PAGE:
ACP Seminar (Astronomy - Cosmology - Particle Physics)

Speaker: Johannes Andersen and Birgitta Nordstrom (The Niels Bohr Institute, Copenhagen)
Title: The Origin of the Elements in the Universe
Date (JST): Fri, Oct 28, 2011, 13:30 - 15:00
Place: Seminar Room A
Abstract: After the Big Bang and recombination, the Universe consisted of pure hydrogen and helium, with a tiny amount of lithium. When the first, short-lived, stars arrived on the scene, they seeded the first galaxies with the first heavier elements, presumably starting with C, N and O, and paved the way for the formation of low-mass, long-lived stars that could survive until today. The heavy-element content gradually grew from maybe 0.001% to 0.5% of that of the Sun, and the periodic system was populated all the way up to Th and U, in proportions that we can measure in detail in meteorites and through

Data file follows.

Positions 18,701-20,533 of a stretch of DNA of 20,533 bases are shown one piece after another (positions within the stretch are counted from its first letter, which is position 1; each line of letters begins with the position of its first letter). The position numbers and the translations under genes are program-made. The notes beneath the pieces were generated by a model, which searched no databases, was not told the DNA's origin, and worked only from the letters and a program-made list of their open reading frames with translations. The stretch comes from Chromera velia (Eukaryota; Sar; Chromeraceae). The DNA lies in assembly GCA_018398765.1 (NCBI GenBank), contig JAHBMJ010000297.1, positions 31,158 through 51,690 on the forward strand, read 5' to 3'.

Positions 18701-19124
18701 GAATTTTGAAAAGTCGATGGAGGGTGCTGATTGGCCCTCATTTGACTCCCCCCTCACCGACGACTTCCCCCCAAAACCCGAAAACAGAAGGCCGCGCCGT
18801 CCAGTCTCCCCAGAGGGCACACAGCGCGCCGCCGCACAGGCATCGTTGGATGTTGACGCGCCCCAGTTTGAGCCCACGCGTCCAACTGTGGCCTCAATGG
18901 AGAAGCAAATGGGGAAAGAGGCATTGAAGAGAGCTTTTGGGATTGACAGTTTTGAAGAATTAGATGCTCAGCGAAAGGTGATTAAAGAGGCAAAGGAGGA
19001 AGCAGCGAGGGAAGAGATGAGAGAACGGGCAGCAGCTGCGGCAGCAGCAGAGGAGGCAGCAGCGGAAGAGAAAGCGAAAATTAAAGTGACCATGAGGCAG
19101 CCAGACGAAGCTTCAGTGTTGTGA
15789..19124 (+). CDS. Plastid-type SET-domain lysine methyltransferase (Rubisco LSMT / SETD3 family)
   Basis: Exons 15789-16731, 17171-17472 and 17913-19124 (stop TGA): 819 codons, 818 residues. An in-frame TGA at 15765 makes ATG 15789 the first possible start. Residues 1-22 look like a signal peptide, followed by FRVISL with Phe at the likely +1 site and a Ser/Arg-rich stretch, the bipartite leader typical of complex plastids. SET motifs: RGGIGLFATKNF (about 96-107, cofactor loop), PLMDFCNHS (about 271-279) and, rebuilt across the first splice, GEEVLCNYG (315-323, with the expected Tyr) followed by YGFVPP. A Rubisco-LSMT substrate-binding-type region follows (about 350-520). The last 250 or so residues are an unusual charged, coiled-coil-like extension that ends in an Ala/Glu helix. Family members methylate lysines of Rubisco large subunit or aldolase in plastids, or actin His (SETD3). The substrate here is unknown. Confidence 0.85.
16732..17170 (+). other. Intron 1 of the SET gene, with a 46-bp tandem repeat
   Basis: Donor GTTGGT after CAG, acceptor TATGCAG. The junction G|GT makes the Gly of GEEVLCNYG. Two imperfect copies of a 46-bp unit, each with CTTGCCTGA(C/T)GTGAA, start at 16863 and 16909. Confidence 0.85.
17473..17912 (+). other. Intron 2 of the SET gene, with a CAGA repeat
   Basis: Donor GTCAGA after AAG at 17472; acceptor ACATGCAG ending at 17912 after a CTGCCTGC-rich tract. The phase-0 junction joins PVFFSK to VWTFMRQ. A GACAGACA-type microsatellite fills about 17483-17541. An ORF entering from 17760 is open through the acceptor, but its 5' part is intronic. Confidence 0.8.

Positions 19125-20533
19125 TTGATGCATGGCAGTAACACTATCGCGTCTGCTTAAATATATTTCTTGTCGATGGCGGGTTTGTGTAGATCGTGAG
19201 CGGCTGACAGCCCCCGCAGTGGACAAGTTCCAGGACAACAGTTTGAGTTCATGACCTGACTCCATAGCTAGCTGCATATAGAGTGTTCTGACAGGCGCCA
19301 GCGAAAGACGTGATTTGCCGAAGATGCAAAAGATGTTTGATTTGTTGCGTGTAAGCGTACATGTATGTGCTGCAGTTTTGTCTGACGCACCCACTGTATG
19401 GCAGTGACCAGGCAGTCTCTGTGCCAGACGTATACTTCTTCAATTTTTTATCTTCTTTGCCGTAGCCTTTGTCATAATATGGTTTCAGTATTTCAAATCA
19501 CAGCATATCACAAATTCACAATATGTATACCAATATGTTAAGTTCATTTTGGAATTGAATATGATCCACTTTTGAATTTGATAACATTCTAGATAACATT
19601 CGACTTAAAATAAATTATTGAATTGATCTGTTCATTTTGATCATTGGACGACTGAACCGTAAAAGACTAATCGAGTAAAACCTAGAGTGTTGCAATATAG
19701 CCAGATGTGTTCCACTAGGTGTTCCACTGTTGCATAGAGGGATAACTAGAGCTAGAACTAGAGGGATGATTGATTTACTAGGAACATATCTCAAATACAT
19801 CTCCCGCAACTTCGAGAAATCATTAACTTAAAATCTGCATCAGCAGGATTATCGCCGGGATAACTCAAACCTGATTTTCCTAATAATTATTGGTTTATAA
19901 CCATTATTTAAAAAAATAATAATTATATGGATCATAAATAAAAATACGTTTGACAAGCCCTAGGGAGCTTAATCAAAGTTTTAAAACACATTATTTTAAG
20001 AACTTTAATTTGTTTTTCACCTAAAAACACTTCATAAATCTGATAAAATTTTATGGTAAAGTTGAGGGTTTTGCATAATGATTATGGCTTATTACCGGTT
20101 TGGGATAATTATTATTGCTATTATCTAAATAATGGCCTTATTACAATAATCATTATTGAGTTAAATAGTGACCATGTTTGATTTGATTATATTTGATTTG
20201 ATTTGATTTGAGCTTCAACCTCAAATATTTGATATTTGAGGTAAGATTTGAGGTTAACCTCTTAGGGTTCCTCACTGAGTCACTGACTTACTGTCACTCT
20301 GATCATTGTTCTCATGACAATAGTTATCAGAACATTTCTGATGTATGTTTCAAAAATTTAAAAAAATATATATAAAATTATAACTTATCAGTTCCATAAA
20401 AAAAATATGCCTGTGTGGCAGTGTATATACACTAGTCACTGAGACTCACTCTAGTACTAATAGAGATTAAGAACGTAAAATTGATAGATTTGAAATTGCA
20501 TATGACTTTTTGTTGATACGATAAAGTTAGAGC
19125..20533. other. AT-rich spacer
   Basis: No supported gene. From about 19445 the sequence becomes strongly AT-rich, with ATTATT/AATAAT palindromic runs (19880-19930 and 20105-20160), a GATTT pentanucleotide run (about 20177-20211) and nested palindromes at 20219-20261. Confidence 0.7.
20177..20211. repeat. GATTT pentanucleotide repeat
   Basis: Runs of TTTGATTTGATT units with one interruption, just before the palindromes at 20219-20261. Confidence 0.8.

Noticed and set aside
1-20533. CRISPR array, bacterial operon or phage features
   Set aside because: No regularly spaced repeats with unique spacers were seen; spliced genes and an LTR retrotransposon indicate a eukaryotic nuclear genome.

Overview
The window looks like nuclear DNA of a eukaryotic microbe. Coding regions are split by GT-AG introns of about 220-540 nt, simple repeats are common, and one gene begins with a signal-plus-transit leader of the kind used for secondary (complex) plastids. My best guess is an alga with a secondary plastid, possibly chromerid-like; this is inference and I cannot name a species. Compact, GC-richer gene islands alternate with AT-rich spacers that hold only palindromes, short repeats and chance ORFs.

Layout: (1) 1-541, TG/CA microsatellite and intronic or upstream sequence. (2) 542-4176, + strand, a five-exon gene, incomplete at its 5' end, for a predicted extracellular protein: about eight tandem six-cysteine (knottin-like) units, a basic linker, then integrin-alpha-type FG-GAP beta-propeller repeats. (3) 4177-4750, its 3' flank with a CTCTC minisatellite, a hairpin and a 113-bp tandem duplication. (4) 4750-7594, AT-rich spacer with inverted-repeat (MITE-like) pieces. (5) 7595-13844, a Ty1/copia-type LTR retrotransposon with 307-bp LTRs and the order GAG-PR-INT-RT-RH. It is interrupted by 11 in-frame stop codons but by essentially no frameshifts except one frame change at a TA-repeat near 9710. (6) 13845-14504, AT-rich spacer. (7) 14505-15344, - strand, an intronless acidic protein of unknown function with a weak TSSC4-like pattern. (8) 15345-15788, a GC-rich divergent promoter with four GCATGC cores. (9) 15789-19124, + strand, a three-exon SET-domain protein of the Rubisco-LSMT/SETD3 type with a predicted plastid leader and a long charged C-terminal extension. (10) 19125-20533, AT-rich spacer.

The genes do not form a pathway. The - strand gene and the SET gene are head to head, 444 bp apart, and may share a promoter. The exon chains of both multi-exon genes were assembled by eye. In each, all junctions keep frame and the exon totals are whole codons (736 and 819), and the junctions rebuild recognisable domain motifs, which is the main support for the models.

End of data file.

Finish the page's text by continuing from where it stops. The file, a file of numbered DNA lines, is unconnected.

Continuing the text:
physical processes that are largely understood. After that stage, more highly differentiated structures such as globular clusters and galaxies formed, and the trail becomes difficult to follow. However, the chemical composition of the earlier generations of stars can be studied in great detail, while their origin is still relatively simple. The talk will discuss results from a large programme of this kind, covering Li, CNO, and the heaviest elements, in terms of both nucleosynthesis and what can be learned about the structure of the primitive Galaxy/galaxies.